Table 3:  Descriptive Statistics of Respondents’ Opinions on the External Factors affecting Strategic Management Practices (N=178)

S/N Factors Mean Standard Deviation Decision
1. Government economic and industrial policy 3.25 0.47 Agreed
2. State of infrastructures 2.84 0.65 Agreed
3. Taxation policy 2.64 0.78 Agreed
4. Macroeconomic environment 3.16 0.51 Agreed
5. Political conditions 3.07 0.56 Agreed
6. Fiscal incentive framework 2.57 0.93 Agreed
7. Nature of business environment 3.14 0.53 Agreed
8. Threats of Competitors 2.60 0.71 Agreed
9. Influence of market leader(s). 3.05 0.63 Agreed
10. Potentials of new entrants 2.76 0.77 Agreed

Source:  Field Survey (2017)

The result in Table 3 showed that respondents agreed with the outlined external factors since their mean value are all greater than 2.5 and the standard deviation revealed that the variables are normally distributed which entails that there is no outlier in the responses. The leading external factors are government economic policy and industrial policy, nature of business environment, macroeconomic environment, political conditions and influence of market leader(s).1

The economic and industrial policies of the government are important to strategic management in SMEs. Strategic plans developed by SMEs can be distorted by policies formulated on the inflation rate, interest rate exchange rate or tariff. For instance, an increase in monetary policy rate increases the cost of borrowing. This implies that SMEs intending to obtain loan facilities from financial institutions will be charged a higher interest rate. Thus, such SMEs would have to go back to re-evaluate its plan to see whether borrowing is advantageous or not. The nature of business environment is yet another important factor. A business environment that is unpredictable, uncertain and harsh may not support the practice of strategic management. The macroeconomic environment matters as well. An environment characterized by high rates of inflation, continual fluctuations in exchange rate and astronomical rates of interest may be injurious to the practices of strategic management. Most SMEs are dominated by the market leader(s), who determine the pricing and output decisions of SMEs. SMEs in this situation have no other choice than to comply with the directives of the market leader(s), whether favorable or otherwise. Political conditions are equally a veritable factor.  Strategic management is functional in an environment that is free from violence, demonstration, chaos, disorder, civil war, assassinations, and frequent changes in government policies, bureaucracy, and insecurity. An unstable political clime repels the practice of strategic management.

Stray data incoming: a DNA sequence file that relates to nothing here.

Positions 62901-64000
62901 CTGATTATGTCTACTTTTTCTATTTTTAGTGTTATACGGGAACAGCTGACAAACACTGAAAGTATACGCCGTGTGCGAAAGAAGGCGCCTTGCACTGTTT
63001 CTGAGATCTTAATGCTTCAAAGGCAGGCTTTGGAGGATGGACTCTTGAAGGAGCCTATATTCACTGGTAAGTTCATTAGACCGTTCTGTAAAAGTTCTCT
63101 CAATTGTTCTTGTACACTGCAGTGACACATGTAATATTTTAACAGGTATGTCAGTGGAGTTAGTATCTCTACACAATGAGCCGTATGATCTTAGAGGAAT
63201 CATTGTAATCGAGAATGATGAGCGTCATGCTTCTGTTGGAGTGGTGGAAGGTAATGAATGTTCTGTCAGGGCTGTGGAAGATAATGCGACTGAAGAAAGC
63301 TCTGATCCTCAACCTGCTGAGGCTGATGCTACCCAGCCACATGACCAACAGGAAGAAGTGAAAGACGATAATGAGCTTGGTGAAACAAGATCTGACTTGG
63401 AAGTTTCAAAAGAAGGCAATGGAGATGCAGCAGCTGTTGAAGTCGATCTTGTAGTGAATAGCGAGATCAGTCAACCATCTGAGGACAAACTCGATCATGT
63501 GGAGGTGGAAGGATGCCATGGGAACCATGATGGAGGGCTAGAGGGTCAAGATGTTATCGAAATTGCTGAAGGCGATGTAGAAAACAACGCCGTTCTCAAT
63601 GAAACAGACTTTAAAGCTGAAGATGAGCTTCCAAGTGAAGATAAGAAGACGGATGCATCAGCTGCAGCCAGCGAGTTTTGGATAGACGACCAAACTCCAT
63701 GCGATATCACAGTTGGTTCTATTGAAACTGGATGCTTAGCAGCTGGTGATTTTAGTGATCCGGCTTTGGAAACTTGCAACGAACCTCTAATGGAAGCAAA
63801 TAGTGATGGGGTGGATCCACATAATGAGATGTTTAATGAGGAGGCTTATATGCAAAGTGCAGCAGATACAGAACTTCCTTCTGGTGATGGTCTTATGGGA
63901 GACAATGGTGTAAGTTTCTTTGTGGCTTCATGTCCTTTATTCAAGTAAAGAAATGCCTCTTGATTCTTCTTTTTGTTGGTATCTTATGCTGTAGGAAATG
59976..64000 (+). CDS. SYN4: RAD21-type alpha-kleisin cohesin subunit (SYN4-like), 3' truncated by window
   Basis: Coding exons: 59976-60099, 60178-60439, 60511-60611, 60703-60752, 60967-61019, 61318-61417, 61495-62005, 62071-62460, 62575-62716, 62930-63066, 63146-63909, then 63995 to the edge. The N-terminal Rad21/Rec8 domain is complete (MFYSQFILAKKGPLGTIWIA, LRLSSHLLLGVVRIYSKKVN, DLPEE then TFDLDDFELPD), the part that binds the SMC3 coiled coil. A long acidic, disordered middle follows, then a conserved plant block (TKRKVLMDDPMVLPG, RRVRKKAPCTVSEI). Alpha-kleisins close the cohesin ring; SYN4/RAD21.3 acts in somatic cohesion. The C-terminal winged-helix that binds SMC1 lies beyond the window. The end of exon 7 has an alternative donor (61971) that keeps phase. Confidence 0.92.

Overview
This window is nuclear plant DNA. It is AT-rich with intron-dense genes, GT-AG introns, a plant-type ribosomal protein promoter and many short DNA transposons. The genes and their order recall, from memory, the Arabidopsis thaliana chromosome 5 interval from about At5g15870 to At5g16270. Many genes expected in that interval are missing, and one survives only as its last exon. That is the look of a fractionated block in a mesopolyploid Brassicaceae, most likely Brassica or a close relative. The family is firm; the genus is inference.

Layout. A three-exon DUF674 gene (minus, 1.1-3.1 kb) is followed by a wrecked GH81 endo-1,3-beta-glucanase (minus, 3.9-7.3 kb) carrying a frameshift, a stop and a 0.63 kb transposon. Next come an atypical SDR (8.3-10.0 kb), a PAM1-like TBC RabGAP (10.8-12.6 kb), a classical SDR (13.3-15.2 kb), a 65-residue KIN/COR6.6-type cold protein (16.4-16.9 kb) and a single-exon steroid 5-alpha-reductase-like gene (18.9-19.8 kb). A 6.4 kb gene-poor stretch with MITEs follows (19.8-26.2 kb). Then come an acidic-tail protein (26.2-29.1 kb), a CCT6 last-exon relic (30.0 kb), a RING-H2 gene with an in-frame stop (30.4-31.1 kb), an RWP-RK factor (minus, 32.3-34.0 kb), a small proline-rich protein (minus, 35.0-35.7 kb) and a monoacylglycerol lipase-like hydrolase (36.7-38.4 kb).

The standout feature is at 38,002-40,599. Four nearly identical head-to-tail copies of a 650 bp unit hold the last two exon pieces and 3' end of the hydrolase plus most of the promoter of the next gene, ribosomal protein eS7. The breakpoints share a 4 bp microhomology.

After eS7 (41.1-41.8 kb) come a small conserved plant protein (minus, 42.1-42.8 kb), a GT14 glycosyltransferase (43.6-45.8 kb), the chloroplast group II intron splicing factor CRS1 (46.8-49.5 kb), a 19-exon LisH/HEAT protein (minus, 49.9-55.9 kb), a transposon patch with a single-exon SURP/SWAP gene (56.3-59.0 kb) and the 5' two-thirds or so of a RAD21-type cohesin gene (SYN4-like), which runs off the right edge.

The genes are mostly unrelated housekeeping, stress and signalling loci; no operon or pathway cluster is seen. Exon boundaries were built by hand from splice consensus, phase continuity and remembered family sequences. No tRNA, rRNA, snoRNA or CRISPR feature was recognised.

To validate the findings from the descriptive statistics and enable the generalization of the findings, the study operational hypotheses shall be tested using the chi-square (x2) technique. The chi-square technique is used to ascertain if “two or more nominal and ordinal variables are significantly independent” (Kothari 2009, p. 233). The decision rule to accept or reject a hypothesis under the chi-square technique is to compare the calculated value of chi-square with the table value of chi-square at a particular level of significance and degrees of freedom. If the calculated value of chi-square is higher than its table value at specified degrees of freedom and significance level (say 5% LOS), the null hypothesis is rejected (or the alternate hypothesis is accepted). Conversely, if the calculated value of chi-square is less than its table value at specified degrees of freedom and significance levels, the null hypothesis is therefore accepted. The level of significance used for testing the hypotheses is set at 5%. Relevant hypotheses were then generated, and chi-square analysis was undertaken sequentially.

Hypothesis One

H0: Identified Internal Factors affecting Strategic Management Practices among SMEs do not have significant influence in SMP practice among SME in Lagos State, Nigeria.

H1: Identified Internal Factors affecting Strategic Management Practices among SMEs have significant influence in SMP practice among SME in Lagos State, Nigeria.

Table 4: Decision Table for Hypothesis One

X2 Cal. X2. Tab Significance Level DF Remark
89.66 14.07 0.05 14 Reject H0

The complete calculation of the chi-square is presented in the appendix for ease of cross-reference. The degree of freedom was obtained by subtracting the number of rows and columns from one. (C-1) (R-1): The number of rows is 8 and number of columns are 3.

= (8-1) (3-1)

= (7) (2)

= 14 degrees of freedom.

From the result of the chi-square it evidence that the identified internal factors affecting strategic management practice among SME in Lagos state Nigeria actually do have a strong influence in the strategic management practice. These findings collaborate with the earlier findings from the descriptive statistics and the findings from other researchers as analyzed earlier. The implication is that such factors as size of the firm, managerial expertise, organisation working capital, financing arrangement available, firm location, access to information, quality of employees, competitive advantage and firm marketing strategy all played significant role in the strategic management practice by the SME.

Hypothesis Two

H0: Identified External Factors affecting Strategic Management Practices among SMEs do not have significant influence in SMP practice among SME in Lagos State, Nigeria.

H1: Identified External Factors affecting Strategic Management Practices among SMEs have significant influence in SMP practice among SME in Lagos State, Nigeria.

Table 5: Decision Table for Hypothesis One

X2 Cal. X2. Tab Significance Level DF Remark
22.21 14.07 0.05 14 Significant

The complete calculation of the chi-square is presented in the appendix for ease of cross reference. The degree of freedom was obtained by subtracting the number of rows and columns from one. (C-1) (R-1): The number of rows is 8 and number of columns are 3.